Later that day, I went along with my friends to the dance, but I was still in a rather sour self-conscious mood. I danced with my friends when they asked me, but other than that, I sat out all but the last (maybe) 20 minutes of the dance just feeling generally miserable. One of my buddies took first place in the competition, so that sort of helped extinguish the bad mood a little. By the end of the dance, talking with friends, joking around, and encouraging a beginner friend who was reluctant to ask leads to dance, I was finally able to lift the fog and start asking the local girls to dance. I first danced with one woman who afterwards exclaimed "That was awesome!". She was a better dancer than I - very good. I'd told her a little bit about how I'd been essentially kicked out of the advanced class earlier that day and she was shocked. She asked me for a second dance (of the style taught in the class) and I obliged. Later, she said that of all the leads there that weekend, including the instructors, she ranked my basic lead as number 2 (i.e. better than all but one of the instructors - all of whom she danced with)! She said that the organizers would be getting a letter from her (as she personally knows all of them). I asked her not to, but she said that it wasn't for me. She said that enforcing proper levels for the classes was a new thing this year and that the system they'd used to enforce it was obviously broken. She didn't want other people to have the same bad experience I did and consequently not return for other events. I'd admitted that I'd had thoughts along those lines although I knew I'd have gone again anyways just to have fun with my dance friends.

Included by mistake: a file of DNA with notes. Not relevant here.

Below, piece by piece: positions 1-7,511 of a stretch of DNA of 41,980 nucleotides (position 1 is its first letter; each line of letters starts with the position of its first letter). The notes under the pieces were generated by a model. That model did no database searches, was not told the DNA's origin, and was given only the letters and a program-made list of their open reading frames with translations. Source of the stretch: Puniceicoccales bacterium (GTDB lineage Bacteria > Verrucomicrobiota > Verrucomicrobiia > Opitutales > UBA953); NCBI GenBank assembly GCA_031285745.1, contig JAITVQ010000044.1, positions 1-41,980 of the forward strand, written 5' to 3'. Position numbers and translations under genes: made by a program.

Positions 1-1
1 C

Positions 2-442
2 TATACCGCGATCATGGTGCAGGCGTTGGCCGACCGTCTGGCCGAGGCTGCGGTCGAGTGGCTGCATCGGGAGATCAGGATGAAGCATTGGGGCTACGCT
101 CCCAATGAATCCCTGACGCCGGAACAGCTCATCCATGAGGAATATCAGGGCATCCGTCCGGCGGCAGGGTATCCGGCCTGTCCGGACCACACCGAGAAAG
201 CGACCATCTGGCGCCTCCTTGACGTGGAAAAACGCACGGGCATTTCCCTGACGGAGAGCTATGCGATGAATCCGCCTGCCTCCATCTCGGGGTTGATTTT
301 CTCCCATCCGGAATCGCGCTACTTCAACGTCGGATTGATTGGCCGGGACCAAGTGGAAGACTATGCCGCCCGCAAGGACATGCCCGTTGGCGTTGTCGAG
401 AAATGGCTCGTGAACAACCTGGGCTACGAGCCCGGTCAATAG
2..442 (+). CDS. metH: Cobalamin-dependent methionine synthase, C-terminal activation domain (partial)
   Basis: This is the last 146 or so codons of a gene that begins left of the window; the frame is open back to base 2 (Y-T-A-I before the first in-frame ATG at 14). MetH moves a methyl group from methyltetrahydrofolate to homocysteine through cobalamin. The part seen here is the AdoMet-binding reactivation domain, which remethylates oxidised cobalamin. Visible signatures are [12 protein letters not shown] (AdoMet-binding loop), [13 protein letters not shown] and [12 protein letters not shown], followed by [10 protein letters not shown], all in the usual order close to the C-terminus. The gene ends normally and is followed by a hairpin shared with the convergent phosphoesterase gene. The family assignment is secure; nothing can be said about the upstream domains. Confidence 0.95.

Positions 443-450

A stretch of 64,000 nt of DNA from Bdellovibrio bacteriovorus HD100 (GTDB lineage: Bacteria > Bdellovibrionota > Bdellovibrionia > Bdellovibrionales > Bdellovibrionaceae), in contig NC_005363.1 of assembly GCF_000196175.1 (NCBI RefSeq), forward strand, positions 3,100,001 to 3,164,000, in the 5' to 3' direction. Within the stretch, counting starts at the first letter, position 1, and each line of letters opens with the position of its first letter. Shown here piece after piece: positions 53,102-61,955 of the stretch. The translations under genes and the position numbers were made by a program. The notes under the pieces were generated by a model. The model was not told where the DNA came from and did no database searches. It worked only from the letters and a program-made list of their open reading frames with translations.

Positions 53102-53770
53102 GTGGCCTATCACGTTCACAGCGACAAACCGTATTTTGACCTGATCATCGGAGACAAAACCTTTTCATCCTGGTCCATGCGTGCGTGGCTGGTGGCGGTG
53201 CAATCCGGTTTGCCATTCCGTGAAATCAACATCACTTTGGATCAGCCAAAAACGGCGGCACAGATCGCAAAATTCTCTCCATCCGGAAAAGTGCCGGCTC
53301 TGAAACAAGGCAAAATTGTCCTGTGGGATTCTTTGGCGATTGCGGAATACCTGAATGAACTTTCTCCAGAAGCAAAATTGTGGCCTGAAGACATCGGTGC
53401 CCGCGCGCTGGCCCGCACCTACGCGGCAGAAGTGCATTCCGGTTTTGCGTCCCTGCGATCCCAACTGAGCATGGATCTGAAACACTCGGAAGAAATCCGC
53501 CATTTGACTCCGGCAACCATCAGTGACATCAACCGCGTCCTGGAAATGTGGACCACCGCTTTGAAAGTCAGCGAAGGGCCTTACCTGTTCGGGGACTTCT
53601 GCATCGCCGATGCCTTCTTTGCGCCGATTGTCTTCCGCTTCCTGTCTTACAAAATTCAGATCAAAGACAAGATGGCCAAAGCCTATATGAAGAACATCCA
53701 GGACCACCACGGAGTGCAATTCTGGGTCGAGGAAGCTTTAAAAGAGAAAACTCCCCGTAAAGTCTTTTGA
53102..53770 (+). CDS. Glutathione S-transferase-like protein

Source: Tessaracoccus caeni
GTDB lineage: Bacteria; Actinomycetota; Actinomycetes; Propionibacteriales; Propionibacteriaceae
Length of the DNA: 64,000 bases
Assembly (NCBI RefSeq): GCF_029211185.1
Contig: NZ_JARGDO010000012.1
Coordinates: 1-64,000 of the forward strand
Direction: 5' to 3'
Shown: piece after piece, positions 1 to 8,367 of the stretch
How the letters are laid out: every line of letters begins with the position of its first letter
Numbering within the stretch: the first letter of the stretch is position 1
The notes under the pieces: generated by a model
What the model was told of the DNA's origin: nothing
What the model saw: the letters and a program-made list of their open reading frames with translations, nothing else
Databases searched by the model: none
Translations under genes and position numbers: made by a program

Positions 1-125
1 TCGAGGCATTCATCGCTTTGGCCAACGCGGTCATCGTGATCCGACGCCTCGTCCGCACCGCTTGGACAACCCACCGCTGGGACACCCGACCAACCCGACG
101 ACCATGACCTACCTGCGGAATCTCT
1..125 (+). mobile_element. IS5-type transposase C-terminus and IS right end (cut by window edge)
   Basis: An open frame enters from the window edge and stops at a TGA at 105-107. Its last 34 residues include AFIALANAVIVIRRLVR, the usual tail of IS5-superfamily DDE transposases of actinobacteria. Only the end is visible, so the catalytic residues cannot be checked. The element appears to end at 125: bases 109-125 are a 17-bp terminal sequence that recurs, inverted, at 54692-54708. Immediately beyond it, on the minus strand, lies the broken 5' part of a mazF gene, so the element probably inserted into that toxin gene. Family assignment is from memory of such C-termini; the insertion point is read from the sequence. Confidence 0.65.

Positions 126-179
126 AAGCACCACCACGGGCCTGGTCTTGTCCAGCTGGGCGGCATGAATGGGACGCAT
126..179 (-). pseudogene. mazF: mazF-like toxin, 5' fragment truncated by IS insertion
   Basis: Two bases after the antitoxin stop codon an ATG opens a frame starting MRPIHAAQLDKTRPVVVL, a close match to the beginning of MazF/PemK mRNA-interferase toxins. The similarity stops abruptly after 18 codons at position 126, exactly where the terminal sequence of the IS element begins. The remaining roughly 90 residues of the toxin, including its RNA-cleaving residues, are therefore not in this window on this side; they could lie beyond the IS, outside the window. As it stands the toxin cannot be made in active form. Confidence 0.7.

When I left on the last day, I'd found her to thank her again for being so nice and she said that she wasn't just "being nice". She reiterated that it was simply true.

    One of the last classes I took that weekend was the masters class (a step above advanced). It literally denoted on the schedule "super advanced only". Given I'd developed a complex about being worried about being kicked out, I'd pre-arranged for my friend to again stay out of rotation with me. And again, the class was no problem - challenging, but not beyond me. I'd actually learned the moves before from the same instructor, so it was a good chance to polish them up.

    I couldn't look that girl (who tried to throw me out) in the eye the entire weekend and I occassionally wondered if she'd changed her mind about my skill after possibly seeing me dance again. That's the worst I've ever felt at a dance event and despite the nice woman who encouraged me at the dance, it's gonna take me awhile to shake that experience.

  2. Twilight_Elena

    Twilight_Elena Well-Known Member

    I don't do swing, but ouch! I think some instructors shoud be bashed with a baseball club. :mad:
    Don't feel bad, hepcat. You were obviously out of shape at that particular moment and she dismissed you as a beginner. It was very un-professional of her. I also consider it really wrong and sort of rude that she asked you where you learnt. That's like saying that unless you're taking classes, you're no good. What was that all about? Honestly, I think your friend was right about writing a letter to them.
    I know it feels bad. but don't let it get to you. It was her fault, not yours. :hug:

    Twilight Elena
  3. normalized